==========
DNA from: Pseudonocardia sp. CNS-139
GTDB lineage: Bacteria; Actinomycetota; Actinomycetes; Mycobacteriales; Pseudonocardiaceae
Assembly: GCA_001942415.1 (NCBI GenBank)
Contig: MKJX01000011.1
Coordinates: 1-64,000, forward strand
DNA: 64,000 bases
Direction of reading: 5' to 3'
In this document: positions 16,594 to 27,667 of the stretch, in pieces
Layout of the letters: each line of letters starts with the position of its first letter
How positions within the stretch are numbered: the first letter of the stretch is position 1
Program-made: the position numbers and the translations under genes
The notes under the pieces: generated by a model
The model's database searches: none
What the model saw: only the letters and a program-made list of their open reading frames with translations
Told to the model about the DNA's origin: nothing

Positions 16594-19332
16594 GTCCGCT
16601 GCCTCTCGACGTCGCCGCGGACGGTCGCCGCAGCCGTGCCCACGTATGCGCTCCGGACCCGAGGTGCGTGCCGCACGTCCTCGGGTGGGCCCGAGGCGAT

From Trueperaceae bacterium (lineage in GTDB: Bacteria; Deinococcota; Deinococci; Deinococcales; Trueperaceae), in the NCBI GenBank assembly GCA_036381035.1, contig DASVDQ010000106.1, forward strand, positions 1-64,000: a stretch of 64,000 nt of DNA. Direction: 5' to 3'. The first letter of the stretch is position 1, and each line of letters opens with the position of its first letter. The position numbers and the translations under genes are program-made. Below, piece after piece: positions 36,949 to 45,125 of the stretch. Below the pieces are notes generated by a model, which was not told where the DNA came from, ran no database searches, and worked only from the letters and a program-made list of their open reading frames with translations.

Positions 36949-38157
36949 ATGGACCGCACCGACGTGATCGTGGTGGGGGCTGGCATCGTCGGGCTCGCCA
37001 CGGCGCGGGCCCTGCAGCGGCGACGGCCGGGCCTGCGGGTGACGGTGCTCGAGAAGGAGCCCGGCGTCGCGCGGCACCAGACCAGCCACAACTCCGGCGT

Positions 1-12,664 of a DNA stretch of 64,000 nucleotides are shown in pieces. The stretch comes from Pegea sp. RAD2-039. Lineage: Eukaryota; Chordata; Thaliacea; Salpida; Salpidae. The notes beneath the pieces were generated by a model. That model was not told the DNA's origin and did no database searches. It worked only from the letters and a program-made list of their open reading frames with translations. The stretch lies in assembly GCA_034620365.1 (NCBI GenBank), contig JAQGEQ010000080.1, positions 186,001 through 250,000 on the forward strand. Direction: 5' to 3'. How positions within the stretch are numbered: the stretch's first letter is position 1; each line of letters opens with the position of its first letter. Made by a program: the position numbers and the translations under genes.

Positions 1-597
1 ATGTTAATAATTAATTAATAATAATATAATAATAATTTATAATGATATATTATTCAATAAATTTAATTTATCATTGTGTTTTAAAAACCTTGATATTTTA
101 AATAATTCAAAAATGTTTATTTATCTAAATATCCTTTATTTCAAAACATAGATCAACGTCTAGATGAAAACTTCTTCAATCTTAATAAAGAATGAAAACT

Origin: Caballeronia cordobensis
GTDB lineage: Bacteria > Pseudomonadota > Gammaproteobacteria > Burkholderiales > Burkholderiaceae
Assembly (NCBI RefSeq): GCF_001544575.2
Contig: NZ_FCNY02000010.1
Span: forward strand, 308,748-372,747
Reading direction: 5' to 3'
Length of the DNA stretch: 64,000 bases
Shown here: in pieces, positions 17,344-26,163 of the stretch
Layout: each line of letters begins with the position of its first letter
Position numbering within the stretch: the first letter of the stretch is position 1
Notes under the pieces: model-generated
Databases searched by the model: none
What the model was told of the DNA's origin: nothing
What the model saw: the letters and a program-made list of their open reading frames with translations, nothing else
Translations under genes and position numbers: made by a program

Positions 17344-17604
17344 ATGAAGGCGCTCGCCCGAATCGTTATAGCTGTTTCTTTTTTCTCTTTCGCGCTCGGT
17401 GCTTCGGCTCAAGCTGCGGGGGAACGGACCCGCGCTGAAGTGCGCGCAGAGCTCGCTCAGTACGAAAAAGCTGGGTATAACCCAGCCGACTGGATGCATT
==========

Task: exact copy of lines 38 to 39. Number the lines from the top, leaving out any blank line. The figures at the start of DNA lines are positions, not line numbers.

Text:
Databases searched by the model: none
What the model was told of the DNA's origin: nothing